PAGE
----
4. Which aspects of the Rockville Pike Plan do you support and why? And the other part, is with development around Rockville, what do you think the mayor and council should do, if anything, to make sure the city has adequate green space?
It’s hard to visualize a really positive idea about Rockville Pike just because I know how many people that are going to be brought in. Rockville will probably be doubled and will have many, many more cars and all kinds of problems. But I think that one of the points of having rapid transit is important and the trees there. The most important thing is that I think people are actually committed to having a coordinated planning process for the pike that takes into consideration the county and the state and Rockville’s needs. And that’s what I’m hopeful for.
As far as green space, one of the things I think would be a good idea for, perhaps, the planning commission to look at—I don’t know exactly where it fits in; I’ll find out—and that is taking trees down that are 100 years old and putting saplings in its place. I think we ought to change that a little bit.
5. In addition to our candidates for mayor and council, there are going to be some charter questions. We’d like each of the candidates to speak to not only their views on the charter questions, but also the weight to which they would offer our views as voters once we speak out … We’d love to hear whether they’d … defer to the voters or what they think mayor and council should be informed by.
I think changing the term of office to four years is absolutely critical. I have seen people get into office then they have to turn around and start campaigning if they want to run again. I think four years makes much more sense. I do think they can make inroads to working with the staff better. I think the staff sometimes may not be able to come back to them within a two-year period with recommendations, so that’s important.
I think that expanding the membership from what it is now is really important. I see all the problems that we have—a 3 to 2 vote, I think that’s absolutely critical.
And as far as changing it to the presidential elections, I would hate to see Rockville become a partisan jurisdiction. I do think there should be more people out to vote, but would there be more people out to vote for Rockville just because they’re voting in the presidential election—[response was cut off by moderator for going over time].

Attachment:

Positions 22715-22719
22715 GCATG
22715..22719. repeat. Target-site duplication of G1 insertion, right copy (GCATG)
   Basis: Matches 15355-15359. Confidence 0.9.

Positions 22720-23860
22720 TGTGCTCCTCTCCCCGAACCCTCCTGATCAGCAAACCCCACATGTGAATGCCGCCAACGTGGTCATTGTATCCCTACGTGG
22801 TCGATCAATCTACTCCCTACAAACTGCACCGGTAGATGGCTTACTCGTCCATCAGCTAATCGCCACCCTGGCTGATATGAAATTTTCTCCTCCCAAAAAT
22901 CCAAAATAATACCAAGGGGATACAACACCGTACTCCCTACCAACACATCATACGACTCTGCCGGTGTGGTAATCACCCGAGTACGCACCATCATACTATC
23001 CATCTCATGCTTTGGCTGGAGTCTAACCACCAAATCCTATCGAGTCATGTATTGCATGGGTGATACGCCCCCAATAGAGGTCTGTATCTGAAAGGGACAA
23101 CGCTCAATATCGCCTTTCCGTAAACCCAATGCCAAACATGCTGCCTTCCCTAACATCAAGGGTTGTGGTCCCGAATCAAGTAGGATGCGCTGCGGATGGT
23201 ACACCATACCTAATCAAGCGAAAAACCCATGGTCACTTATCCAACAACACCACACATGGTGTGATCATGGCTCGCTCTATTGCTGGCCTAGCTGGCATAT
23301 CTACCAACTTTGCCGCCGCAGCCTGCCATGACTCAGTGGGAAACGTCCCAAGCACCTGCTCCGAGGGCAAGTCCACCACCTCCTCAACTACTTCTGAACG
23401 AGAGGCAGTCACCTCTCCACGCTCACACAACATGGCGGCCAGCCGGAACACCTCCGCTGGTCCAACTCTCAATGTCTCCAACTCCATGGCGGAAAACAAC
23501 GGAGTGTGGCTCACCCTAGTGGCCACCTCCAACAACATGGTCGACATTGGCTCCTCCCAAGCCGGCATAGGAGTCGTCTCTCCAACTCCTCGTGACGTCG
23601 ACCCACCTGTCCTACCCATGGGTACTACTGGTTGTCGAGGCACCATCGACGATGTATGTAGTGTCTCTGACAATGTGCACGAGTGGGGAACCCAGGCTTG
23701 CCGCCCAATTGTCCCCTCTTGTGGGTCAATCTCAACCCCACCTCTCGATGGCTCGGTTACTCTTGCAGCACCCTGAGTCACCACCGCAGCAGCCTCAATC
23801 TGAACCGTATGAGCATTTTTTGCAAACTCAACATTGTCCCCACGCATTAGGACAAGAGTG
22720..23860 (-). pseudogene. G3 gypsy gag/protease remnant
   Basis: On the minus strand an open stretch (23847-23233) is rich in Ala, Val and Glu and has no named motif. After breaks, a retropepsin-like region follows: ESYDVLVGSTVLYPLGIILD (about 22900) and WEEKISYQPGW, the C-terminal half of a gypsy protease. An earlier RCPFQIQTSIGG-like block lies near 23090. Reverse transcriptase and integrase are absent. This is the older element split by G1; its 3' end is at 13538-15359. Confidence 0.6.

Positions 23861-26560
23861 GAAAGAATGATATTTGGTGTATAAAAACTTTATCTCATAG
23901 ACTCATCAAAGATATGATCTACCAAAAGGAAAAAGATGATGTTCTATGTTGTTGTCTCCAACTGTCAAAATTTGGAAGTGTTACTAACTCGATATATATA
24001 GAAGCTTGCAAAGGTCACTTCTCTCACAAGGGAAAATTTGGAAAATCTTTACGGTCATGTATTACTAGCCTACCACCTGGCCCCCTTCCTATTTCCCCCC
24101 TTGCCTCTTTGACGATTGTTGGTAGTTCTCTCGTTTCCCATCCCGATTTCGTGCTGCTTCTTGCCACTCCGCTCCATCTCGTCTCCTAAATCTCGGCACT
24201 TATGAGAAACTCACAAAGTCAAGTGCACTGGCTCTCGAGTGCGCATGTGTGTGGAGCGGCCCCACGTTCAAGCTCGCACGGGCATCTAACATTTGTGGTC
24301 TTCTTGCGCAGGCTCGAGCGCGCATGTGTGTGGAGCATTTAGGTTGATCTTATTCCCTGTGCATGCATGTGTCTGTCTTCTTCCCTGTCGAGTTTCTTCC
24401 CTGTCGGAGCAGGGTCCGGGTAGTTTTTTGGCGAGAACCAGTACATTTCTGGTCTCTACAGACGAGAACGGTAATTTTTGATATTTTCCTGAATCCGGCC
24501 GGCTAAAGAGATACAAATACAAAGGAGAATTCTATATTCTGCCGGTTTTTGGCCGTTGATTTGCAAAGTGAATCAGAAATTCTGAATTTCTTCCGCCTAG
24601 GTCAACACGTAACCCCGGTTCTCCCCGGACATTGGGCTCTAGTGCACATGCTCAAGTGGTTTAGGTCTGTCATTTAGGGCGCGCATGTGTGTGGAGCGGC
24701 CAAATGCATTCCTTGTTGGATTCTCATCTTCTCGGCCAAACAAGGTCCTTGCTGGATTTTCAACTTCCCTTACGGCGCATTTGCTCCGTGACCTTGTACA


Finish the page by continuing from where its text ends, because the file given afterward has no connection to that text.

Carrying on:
6. What can you do for independent small businesses in Rockville?
I think that we can patronize them. I think that’s an important thing. We have a lot of small businesses right around town center, but not in the town center itself, like Al Carbon, which is a Latino restaurant just on the other side of the Metro. We have Ruth’s Animal Exchange. We have Giusseppe’s and Frames by James. I think we should try to use the small businesses as much as possible.
I think we should also get those signs up for those small businesses. They really need to have somebody know where they are. And I think the sign ordinance ought to be looked at.
7. How can we engage populations that are not engaged now? How can we make people feel really welcome and support increasing diversity in the city? What sort of changes or enhancements should we offer?
Certainly there isn’t a problem at the Senior Center. The Senior Center has Hispanics and Asians and they enjoy it and the swim center—I don’t think there’s any issue where people don’t feel they an use city facilities and they do take advantage of them, and I think that’s great.
I think people of different cultures and societies really want to assimilate into Rockville and don’t want to be in a separate environment. Yes, we do provide Spanish translations, but maybe we could do more of that so that people would understand. In the long run I think that the Asian community, for instance, wants to be part of the regular community. Nobody wants to be an enclave by themselves and that’s what I’ve found.